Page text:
This kid did end up going to school, and on his graduation day, he sent the Fehr’s a card.
“He sent us a thank you card that said, ‘Mr and Mrs Fehr, I never could have done this without you,’” Fehr recalled. “It was just that touch point at the right time. We’ve all had teachers or people that did that for us. It’s just someone that isn’t hanging over you all the time. I always say there is a reason we only had one kid. It took four years to get Jesse and nothing happened after, and I think it was always because our house was always full of different kids. And kids just feel comfortable. If there’s an issue with them you can pick up on it because you know them and you can see it and you can ask, you know, ‘What’s going on?’ You kind of just probe a little bit, and with that trust you’ve built, you can start to help open that door.”
For Fehr, no card was necessary. Seeing each kid come into his own is the only thanks she needs.
“I think when it comes to helping these kids, I get out 100 times more than what I put in. Just seeing the kids who got their education, whether that be a trade or a school, and that feeling that you’ve had a small part in opening a small door that they never probably thought was even possible,” Fehr said. “And so many of the boys say that. They say, ‘ I never thought I could have ever done that.’ And then knowing they have the basics now of creating another opportunity for another person in life. Or coaching, helping out on coaching, just giving else back to the community. And it just starts there, getting them on to a good start, really. I’d say that’s probably the most rewarding. And seeing them after; seeing them so confident and you just know that there’s that connection.”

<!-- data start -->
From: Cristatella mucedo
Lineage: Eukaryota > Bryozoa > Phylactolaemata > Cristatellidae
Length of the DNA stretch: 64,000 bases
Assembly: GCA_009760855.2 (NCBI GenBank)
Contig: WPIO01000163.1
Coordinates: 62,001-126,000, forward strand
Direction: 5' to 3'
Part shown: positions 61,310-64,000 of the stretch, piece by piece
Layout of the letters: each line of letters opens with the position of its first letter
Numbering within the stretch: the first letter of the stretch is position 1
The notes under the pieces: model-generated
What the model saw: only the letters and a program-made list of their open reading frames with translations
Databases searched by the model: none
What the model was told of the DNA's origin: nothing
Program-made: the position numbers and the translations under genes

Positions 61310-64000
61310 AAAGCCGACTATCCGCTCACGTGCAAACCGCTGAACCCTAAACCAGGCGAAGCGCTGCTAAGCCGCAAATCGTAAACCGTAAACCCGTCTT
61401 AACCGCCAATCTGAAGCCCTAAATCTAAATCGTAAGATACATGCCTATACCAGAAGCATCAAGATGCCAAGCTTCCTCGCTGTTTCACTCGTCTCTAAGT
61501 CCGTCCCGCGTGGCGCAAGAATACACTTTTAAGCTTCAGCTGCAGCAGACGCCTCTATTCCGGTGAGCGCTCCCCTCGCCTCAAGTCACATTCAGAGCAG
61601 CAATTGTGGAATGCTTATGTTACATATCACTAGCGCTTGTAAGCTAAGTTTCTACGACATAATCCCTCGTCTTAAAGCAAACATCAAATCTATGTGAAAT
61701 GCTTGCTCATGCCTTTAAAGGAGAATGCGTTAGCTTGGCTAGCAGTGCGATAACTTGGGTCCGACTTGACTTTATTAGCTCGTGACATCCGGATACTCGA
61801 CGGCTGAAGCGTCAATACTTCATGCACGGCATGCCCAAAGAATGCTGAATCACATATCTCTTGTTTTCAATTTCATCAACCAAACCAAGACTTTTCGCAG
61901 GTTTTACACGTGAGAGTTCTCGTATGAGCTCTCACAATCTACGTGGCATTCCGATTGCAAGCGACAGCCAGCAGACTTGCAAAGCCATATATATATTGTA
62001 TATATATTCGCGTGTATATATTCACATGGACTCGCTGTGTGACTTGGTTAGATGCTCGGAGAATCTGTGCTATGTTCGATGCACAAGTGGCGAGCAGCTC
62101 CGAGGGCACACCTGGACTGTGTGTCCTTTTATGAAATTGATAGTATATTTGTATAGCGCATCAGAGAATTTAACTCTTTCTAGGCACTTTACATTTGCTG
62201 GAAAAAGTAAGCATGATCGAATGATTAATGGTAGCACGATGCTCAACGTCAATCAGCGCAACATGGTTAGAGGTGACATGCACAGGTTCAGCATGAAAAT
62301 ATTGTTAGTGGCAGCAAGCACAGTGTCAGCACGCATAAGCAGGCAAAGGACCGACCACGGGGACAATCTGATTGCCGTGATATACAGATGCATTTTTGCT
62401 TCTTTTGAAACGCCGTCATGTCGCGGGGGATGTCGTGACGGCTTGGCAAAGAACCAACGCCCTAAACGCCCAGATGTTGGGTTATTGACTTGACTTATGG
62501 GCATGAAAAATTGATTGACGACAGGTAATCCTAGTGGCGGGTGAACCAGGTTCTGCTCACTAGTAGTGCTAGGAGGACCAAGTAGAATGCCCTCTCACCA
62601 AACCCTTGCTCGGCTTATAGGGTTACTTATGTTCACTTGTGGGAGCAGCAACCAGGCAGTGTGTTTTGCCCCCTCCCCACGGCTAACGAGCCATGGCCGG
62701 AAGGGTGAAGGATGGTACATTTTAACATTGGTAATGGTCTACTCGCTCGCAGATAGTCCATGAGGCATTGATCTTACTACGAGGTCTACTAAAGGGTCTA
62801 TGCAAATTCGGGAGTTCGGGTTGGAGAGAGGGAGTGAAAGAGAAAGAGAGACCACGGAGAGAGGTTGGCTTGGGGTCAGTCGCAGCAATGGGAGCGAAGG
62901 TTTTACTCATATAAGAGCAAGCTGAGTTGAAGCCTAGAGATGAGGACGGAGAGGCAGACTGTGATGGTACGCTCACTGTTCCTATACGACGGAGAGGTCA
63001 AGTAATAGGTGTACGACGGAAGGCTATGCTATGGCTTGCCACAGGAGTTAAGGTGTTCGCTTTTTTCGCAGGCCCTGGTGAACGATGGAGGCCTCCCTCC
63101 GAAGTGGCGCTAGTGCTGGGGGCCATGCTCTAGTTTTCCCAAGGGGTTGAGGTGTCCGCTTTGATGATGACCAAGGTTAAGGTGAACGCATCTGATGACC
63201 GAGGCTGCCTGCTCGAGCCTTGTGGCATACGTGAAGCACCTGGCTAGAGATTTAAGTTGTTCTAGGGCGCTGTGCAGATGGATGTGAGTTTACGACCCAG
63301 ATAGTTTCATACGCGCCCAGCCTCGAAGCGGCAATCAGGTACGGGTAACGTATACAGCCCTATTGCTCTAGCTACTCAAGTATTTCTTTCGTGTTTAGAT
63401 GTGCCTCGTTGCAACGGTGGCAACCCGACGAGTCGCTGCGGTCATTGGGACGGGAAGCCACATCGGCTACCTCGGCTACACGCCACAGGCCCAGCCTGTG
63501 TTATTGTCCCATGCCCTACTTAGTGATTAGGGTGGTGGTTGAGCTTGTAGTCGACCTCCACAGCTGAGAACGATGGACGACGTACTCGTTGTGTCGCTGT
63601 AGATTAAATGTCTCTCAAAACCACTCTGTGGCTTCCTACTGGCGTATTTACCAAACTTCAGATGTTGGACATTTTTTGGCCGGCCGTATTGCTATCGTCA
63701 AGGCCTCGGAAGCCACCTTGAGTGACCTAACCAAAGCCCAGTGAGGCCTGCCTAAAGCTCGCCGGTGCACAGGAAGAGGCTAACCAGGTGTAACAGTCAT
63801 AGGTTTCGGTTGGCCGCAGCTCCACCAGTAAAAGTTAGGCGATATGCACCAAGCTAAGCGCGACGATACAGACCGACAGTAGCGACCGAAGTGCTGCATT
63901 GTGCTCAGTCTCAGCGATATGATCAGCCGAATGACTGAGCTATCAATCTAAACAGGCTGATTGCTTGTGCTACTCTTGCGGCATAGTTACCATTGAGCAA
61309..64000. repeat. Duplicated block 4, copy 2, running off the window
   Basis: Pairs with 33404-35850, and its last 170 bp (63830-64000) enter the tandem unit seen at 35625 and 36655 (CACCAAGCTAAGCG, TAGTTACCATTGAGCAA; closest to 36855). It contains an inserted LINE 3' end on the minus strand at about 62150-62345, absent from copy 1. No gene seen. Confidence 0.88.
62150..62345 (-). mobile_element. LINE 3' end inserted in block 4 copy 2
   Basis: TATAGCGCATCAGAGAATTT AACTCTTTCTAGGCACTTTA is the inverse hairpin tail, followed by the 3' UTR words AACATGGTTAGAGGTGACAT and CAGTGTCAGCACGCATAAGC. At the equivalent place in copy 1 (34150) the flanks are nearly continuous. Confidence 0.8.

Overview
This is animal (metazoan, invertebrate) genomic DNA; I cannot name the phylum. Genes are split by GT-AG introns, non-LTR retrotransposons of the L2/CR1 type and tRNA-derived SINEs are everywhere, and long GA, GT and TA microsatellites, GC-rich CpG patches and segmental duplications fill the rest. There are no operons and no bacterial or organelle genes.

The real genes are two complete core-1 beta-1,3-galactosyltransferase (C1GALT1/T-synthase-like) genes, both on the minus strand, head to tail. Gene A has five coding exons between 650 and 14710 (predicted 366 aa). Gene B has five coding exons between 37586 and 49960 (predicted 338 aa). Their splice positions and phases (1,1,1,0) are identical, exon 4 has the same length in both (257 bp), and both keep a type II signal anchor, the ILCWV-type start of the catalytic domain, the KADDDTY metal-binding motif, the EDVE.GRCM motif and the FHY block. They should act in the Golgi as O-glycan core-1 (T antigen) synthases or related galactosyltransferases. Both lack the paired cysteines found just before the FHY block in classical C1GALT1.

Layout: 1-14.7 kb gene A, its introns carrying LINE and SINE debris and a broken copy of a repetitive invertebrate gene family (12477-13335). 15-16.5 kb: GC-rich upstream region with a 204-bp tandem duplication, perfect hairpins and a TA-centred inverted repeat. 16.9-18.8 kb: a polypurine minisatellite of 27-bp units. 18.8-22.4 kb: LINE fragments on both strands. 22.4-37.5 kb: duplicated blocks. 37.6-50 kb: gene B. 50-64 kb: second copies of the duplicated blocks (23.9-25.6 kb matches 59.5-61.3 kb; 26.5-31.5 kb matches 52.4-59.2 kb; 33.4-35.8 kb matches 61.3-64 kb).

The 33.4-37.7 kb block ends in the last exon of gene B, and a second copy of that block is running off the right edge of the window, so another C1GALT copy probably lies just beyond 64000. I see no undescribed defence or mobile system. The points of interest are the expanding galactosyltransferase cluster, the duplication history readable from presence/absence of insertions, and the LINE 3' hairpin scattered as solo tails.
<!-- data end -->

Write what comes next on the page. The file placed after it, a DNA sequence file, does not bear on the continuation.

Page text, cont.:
Fehr isn’t the only mom making a difference. She said that there were always two or three moms every year that have taken up the reigns so that the Raiders organization could be the best it could be.
“We got to a point where I couldn’t do all of those things, so we’d actually have to pick, hey, here’s a team manager role. So, all of the traveling, the food, the uniform coordination, who is going to be washing and drying the uniforms, you know, they did all of the normal things a team manager would do on any hockey team. From organizing gala events and fundraisers and just activities that we would get together and do together. Just those things that made us, not just showing up on the floor and at the arena, just a lot of off the floor stuff as well,” Fehr said.
“The moms that we’ve had in our program have just been phenomenal. Like Colleen Werschke. She was basically our general manager and team mom for four or five years, because two of her sons actually played for us,” Fehr said. “People like Colleen are just phenomenal. People like Patsy Hayes, people like Jennifer Pollock who doesn’t even have a kid on the team but are always there, from a governor and a direction perspective. We had Roberta Sherman, was a real key pivotal player.”